Chair and CEO Kenneth Galbraith found a formula for Zymeworks' revival
Credit: Zymeworks

Chair and CEO Kenneth Galbraith found a formula for Zymeworks' revival

The biotech company’s vital signs have improved since last year’s foiled takeover

The stock: We were ready to consign Zymeworks (NASDAQ:ZYME) to the list of once brightly burning B.C.-based biotechs—it was at one point the most valuable life sciences startup in Canada—to ignominiously flame out. (See Quadra Logic Technologies, Angiotech Pharmaceuticals, Cardiome Pharma.) But the developer of biological cancer drugs has staged something of a comeback since almost being taken out by an offshore hedge fund last year.

The drivers: Following a shakeup a year ago that saw founder Ali Tehrani step down as CEO and former director (and QLT veteran) Kenneth Galbraith take over, the company was the subject of a hostile takeover bid by Dubai-based All Blue Capital. Over the spring and summer, Zymeworks’ board rejected the offer and adopted a poison pill resolution to fend off future bids of the sort.

Then in October, it signed a licensing deal with Ireland-based Jazz Pharmaceuticals PLC for a cancer-fighting antibody it has in development, zanidatamab. The agreement has since seen Zymeworks take in US$375 million in milestone payments. “Through a series of financial initiatives successfully executed during 2022, including the Jazz collaboration that closed in the fourth quarter, we were able to transform our financial position to ensure adequate funding of our planned operations over the next several years,” Galbraith said in a corporate update this month.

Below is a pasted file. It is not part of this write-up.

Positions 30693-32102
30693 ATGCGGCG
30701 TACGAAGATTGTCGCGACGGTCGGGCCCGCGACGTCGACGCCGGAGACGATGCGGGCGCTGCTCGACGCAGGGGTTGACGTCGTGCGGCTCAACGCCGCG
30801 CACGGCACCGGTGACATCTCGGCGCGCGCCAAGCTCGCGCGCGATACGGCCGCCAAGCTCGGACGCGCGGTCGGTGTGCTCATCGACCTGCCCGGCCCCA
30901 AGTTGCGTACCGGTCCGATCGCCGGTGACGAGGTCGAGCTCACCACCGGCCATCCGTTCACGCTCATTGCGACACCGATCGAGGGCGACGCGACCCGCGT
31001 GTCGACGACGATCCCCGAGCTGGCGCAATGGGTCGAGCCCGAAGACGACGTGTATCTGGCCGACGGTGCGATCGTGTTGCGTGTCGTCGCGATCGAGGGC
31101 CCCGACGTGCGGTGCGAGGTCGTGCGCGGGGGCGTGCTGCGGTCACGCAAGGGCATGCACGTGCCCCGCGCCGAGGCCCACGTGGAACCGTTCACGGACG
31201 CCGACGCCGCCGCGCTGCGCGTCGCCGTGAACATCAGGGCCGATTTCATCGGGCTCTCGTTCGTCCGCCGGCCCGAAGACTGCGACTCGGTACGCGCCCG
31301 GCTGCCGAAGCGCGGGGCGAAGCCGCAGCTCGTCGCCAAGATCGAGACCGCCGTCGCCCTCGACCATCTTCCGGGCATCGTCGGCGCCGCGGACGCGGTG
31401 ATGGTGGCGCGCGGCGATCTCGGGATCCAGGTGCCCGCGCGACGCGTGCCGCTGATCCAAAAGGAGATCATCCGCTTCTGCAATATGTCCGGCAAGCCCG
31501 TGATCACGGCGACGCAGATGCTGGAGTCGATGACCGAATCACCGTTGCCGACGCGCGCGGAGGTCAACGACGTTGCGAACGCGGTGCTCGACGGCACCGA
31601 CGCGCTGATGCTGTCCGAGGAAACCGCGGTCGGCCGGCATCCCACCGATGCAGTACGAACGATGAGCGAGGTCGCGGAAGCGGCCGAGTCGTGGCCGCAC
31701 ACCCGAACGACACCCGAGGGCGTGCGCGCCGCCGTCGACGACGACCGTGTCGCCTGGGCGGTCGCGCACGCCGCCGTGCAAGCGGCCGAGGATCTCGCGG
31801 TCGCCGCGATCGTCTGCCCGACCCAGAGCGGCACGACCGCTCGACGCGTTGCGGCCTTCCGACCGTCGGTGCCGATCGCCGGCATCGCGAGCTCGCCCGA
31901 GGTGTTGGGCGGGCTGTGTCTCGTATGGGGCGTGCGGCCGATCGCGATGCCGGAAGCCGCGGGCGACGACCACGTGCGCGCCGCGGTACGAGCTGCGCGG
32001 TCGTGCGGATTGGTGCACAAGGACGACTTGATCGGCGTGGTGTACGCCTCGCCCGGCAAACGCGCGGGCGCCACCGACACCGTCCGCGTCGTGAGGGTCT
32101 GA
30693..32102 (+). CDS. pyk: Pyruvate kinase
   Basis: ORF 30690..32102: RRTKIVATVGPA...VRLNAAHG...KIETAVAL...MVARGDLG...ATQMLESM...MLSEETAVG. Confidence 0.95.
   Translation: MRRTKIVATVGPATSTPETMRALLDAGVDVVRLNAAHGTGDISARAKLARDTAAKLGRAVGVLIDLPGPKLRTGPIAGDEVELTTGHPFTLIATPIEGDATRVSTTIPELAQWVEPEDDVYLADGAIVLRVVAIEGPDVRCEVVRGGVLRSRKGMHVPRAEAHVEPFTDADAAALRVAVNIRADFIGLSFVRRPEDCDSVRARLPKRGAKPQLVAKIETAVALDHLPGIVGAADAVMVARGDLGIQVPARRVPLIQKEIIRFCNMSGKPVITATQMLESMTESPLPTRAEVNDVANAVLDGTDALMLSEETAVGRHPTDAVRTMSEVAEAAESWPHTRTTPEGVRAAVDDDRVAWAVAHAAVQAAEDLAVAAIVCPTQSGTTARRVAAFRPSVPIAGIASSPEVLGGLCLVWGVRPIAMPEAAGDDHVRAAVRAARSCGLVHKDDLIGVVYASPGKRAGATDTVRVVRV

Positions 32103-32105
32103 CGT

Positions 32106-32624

Since October, the stock likewise appears to have turned a corner, more than doubling to crack US$10 on the NASDAQ as of Tuesday.

Word on the street: Of the 10 analysts who cover the company, six have a “buy” rating and three are on “hold.” The average 12-month target price is US$14. On January 15, a major shareholder, Ecor1 Capital LLC, increased its stake by 920,000 shares at a cost of US$7 million.

Coming & going: Vancouver-based investment bank Canaccord Genuity Group (TSX:CF) is the subject of a management buyout bid announced Jan. 9 that has seen its stock soar nearly 50 percent this month. Worth $1.1 billion or $11.25 per share, the offer is valid for 105 days. The company’s board has not accepted the deal.